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Fortnightly Focus:
“Authors, Issues, Ideas”


Months into the Covid-19 pandemic now, people across the world are still trying to cope with the tremendous loss of life, livelihood and their sanity. According to Vandana Shiva, “New diseases (like Covidᆧ) are the result of a globalised, industrialised, inefficient food and agriculture model that has invaded the ecological habitat of other species and manipulated animals and plants with no respect for their integrity and their health. It is the illusion of the earth and her beings as (mere) raw materials, to be exploited for profit, has created this ‘one world’ connected through disease.” We need to find a way to “make peace with earth” and so, this week, we share an excerpt from the widely read and acclaimed, Making Peace with the Earth: Beyond Resource, Land and Food Wars. Read on:

The global corporate economy based on the idea of limitless growth has become a permanent war economy against the planet and people. The means are instruments of war; coercive free trade treaties used to organise economies on the basis of trade wars; and technologies of production based on violence and control, such as toxins, genetic engineering, geo-engineering and nano-technologies. Here we have just another form of “weapons of mass destruction” which kill millions in peace-time by robbing them of food and water, and poisoning the web of life. Tools of war have become the tools of economic production.…

The present global “war” is the inevitable next step for economic and corporate globalisation driven by a handful of corporations and powerful countries that seek to control the earth's resources and to transform the planet into a supermarket in which everything is for sale.…

Every vital, living resource of the planet that maintains the fragile web of life is in the process of being privatised, commodified and appropriated by corporations. Every inch of land that supports the life and livelihoods of tribal and peasant communities is being grabbed, leading to land wars. Every drop of water that flows in our rivers is being appropriated, leading to water wars. Biodiversity is being reduced to “green oil” to extend the fossil fuel age, ignoring the intrinsic worth of life on earth, and ignoring also the rights the poor have to biodiversity to meet their daily needs. Forests were already commoditised by commercial forestry; now their ecological services are being commoditised for a so-called “green economy”. Green is supposed to be the colour of life and the biosphere but, increasingly, green symbolises the market and money, and a green economy could well entail the ultimate commodification of the planet. Green is also becoming the colour of the militarisation of the resource-grab taking place in order to fuel limitless growth. Militarisation is the shield for corporate globalisation, both nationally and globally. At the national level, militarisation is becoming the dominant mode of governance, whether through laws regarding Homeland Security in the US or Operation Green Hunt in India. Economic growth is literally flowing through the barrel of a gun. As people resist ecological destruction and appropriation of their resources, the war against the planet also becomes a war against local communities and people struggling for justice and peace….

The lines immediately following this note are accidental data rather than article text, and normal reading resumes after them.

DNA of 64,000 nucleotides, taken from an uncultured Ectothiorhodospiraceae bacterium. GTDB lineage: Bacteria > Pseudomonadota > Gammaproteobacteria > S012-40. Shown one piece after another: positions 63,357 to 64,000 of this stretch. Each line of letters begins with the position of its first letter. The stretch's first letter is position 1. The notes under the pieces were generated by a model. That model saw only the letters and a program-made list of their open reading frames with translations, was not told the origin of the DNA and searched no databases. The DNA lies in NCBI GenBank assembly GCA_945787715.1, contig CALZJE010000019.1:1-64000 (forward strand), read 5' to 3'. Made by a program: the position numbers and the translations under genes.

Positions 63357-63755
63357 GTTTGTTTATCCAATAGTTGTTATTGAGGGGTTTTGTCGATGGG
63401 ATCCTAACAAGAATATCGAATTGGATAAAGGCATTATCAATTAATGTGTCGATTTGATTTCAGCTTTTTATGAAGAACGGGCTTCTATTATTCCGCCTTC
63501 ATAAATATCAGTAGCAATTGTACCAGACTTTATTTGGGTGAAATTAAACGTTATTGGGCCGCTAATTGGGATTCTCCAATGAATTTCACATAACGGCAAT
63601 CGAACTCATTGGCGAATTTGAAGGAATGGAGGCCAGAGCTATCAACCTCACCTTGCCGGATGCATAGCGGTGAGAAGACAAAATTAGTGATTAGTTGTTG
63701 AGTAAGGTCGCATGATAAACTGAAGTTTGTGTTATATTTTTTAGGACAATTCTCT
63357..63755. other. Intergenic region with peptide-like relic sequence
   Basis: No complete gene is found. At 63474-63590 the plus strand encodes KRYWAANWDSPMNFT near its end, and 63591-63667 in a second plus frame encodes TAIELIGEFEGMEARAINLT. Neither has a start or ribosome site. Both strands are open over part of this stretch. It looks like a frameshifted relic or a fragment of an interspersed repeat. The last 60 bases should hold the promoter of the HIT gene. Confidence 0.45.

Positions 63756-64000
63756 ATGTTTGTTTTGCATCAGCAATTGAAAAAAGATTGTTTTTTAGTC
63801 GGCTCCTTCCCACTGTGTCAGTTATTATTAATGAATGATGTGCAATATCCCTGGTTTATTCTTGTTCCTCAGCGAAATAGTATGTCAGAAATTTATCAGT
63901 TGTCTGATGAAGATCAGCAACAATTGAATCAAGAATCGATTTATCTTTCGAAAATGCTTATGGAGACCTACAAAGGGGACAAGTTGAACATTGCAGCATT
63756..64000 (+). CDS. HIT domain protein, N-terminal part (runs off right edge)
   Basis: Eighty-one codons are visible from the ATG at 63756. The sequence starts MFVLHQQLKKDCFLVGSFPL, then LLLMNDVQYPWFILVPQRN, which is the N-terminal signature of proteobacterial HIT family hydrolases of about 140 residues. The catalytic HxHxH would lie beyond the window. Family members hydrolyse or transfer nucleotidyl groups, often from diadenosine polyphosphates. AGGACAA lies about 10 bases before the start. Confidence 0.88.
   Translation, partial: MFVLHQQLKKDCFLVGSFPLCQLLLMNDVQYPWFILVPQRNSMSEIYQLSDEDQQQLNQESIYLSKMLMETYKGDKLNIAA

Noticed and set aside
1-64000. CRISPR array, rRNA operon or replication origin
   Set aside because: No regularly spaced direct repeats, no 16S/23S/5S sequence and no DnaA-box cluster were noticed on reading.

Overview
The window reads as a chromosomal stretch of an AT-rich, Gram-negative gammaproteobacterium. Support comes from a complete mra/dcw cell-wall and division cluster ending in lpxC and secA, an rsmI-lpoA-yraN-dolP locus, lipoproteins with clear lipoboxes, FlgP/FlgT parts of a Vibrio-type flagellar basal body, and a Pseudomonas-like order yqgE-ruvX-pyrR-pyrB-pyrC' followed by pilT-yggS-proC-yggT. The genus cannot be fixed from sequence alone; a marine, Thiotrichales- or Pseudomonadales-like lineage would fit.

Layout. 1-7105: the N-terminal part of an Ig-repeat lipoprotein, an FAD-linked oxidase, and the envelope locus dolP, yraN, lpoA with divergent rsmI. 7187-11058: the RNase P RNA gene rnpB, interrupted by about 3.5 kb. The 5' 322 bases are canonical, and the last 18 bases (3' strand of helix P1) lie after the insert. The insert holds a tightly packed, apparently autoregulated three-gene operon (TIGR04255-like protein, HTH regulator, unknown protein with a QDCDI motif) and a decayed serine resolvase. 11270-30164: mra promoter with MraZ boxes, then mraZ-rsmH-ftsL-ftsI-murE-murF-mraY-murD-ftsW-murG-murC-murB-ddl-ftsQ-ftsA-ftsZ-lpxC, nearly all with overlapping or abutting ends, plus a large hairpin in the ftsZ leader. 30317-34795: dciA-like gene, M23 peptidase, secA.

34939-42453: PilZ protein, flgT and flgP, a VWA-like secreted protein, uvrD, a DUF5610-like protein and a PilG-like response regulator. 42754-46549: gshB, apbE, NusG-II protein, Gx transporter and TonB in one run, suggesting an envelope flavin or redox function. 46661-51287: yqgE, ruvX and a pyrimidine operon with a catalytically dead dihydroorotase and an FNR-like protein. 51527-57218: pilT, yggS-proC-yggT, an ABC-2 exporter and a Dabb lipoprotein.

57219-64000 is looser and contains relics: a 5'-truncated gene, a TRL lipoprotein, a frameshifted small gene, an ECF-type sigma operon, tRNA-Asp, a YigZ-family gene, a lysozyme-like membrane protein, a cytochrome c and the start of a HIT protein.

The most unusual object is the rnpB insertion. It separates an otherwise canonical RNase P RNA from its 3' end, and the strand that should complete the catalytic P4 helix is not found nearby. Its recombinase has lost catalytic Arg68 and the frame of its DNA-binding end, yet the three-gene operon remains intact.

Not only is corporate power converging with state power for the great resource grab, corporate-state power is emerging as militarised power to undemocratically impose an unsustainable and unjust agenda on the earth and its people. That is how the war against the earth becomes a war against people, against democracy and against freedom. After two decade of corporate globalisation, we now have evidence of its ecological and social costs. A deregulated financial economy gave us the financial crisis; a deregulated food economy has given us a food crisis; a deregulated mining economy has turned every mineral-rich area into a war zone.

The economic crisis that began in 2008, and still continues, forces us to raise questions about the contradiction between a model based on assumptions of limitless growth and a reality with ecological, social, political and economic limits. Thomas Friedman, till recently a supporter of globalisation and the ideology of limitless growth, asked this question: